Blues Arts Studio - Review of "Undertow"
Artist: Cathy Ponton King / Title: UNDERTOW / LABEL: LONG GONE

It’s hard enough to create a new album even when you’ve got all the time in the world. For Vienna, VA-based singer/guitarist Cathy Ponton King, it’s been particularly a struggle, actually a labor of love five years in the making wherein she’s had to make time nearly each night for this endeavor while juggling the roles of working mother and career woman—not to mention frequent entertainer. “It was like giving birth,” she says. But knowing Cathy, it’s always been a matter of quality rather than quantity. It’s hard to believe that her last such undertaking, Lovin’ You Right, is already fourteen years behind her, a sterling calling card which served her in good stead for many years as her “message in a bottle,” being constantly “discovered” anew both here and abroad. And there is no reason to doubt that Undertow won’t further cement her reputation as one, if not the premier female blues interpreter of the Mid-Atlantic region.
Some listeners, if they are expecting the usual 12-bar blues format, might be disappointed, but as its title suggests, all the songs contained therein have a basic blues “undertow.” “It has bedrock blues elements. Why limit myself? Why should I be shackled to any such formula?” says Cathy in explaining her approach to these recordings which, by the way, are all well crafted, refreshingly original compositions written by either her or her producer/husband Jeff King. And anyone who has ever witnessed any of her performances can attest to the fact that she has always straddled multiple musical genres from folk to jazz to hillbilly to gut bucket blues. In fact, onstage she’s likely to pull anything out of her hat.

I guess I’m prone to hyberbole, but I have to admit that this CD is the genuine article, one of the best packages to come down the pike in years, and aside from a cameo harp appearance by her late father Tommy, “Pop Harpin’,” all of the tracks can stand on their own merits, and indeed are superb. At least a good half dozen are every bit as memorable as anything being proffered to the public today, including the C&W flavored, sassy “Little Bridge,” (which kicks off the album) with its punchy, funky horn section of Bruce Swain (sax), John Jensen (trombone), and Chris Battisone (trumpet). Nashville, are you listening? Then there’s the jazzy and breezy “Since You’ve Gone,” wherein Cathy is ably backed by members of her own stage band—Bob Berberich on drums, Jim Robeson on bass, and the great Bill Starks on piano, who provides an absolutely scintillating solo. The following cut, “Comfort & Blessings,” finds Cathy chugging along in a catchy, Willie Mitchell/ Al Greene groove. And the last three tracks are all solid winners, including the rollicking, Otis Redding-like “Soul Touch” and two plaintive, introspective ballads—the wistful “Soft Sound” and achingly bittersweet “Undertow,” both expressing intensely personal feelings of regret and longing.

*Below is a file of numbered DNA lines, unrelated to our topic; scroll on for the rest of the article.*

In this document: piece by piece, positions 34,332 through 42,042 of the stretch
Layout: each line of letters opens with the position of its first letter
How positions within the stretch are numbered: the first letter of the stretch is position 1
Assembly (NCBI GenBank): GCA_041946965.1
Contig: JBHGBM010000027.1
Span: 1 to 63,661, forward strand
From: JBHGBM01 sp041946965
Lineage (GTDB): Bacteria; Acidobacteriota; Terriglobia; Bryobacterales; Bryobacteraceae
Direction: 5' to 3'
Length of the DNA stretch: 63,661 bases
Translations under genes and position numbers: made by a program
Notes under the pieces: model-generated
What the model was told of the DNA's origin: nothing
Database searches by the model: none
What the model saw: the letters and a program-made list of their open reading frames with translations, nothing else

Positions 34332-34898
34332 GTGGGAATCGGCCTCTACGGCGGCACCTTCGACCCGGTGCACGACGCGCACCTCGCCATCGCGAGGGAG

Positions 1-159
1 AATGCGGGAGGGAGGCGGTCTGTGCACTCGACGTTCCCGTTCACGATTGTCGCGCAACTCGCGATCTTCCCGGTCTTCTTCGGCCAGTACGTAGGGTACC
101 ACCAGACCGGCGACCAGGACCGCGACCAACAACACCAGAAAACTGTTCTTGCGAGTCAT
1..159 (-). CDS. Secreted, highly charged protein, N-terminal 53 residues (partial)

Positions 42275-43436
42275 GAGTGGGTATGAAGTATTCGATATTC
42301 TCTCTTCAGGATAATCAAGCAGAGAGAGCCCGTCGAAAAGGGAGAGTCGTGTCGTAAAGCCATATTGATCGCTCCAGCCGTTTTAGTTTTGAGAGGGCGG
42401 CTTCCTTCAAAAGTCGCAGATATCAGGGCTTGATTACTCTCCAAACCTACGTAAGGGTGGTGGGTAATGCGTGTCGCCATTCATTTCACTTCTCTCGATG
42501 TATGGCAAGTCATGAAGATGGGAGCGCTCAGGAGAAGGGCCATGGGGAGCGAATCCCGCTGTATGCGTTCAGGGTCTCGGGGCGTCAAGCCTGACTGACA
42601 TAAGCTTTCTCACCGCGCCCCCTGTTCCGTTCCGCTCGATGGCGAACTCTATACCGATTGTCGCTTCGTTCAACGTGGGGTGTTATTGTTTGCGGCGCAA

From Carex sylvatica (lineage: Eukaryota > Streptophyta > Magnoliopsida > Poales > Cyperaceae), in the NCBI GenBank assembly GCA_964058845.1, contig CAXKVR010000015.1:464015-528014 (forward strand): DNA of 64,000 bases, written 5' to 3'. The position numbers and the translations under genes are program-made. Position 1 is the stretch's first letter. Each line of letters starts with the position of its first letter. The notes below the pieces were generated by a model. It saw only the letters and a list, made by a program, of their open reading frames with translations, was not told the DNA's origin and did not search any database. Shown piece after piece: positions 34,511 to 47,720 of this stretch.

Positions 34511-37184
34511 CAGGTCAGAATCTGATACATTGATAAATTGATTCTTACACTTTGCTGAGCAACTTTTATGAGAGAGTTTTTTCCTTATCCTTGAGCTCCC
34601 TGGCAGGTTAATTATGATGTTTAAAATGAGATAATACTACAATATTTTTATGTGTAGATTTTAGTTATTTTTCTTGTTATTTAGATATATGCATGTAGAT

Cathy’s voice, too, over the years has become quite refined, evolving into a mellow, rich, and subtly shaded instrument which both complements and reinforces the mature themes expressed in most of the songs. From a perspective of over three decades as a performer, it’s obvious that she has grown commensurately as an artist and now is confidently in complete control of her material.

Kudos also go out to Jim Robeson (a two time Grammy winner—Mary Chapin Carpenter and Cathy Fink & Marcy Marxer) who wore many hats in this affair, including producer, engineer, editor, mixer, and even background singer and who has patiently been onboard this project from the outset, ensuring that its technical sound quality is second to none. And it also doesn’t hurt in the least that it was recorded at perhaps the best facility in the area—Bias Studios in Springfield, VA.

Undertow is undoubtedly the magnum opus of Cathy Ponton King, a magnificent achievement well worth the wait. And most certainly will prove to be a breakthrough. Believe me, Undertow will not go unnoticed.

PS: … Cathy King’s extensive biography can be found at: www.bluesart.at/NeueSeiten/Arch03.html — Larry Benicewicz

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Larry Benicewicz is a blues and New Orleans music writer who lives in Baltimore. He is music director for filmmaker John
Waters and works for the French record label Dixie Frog.

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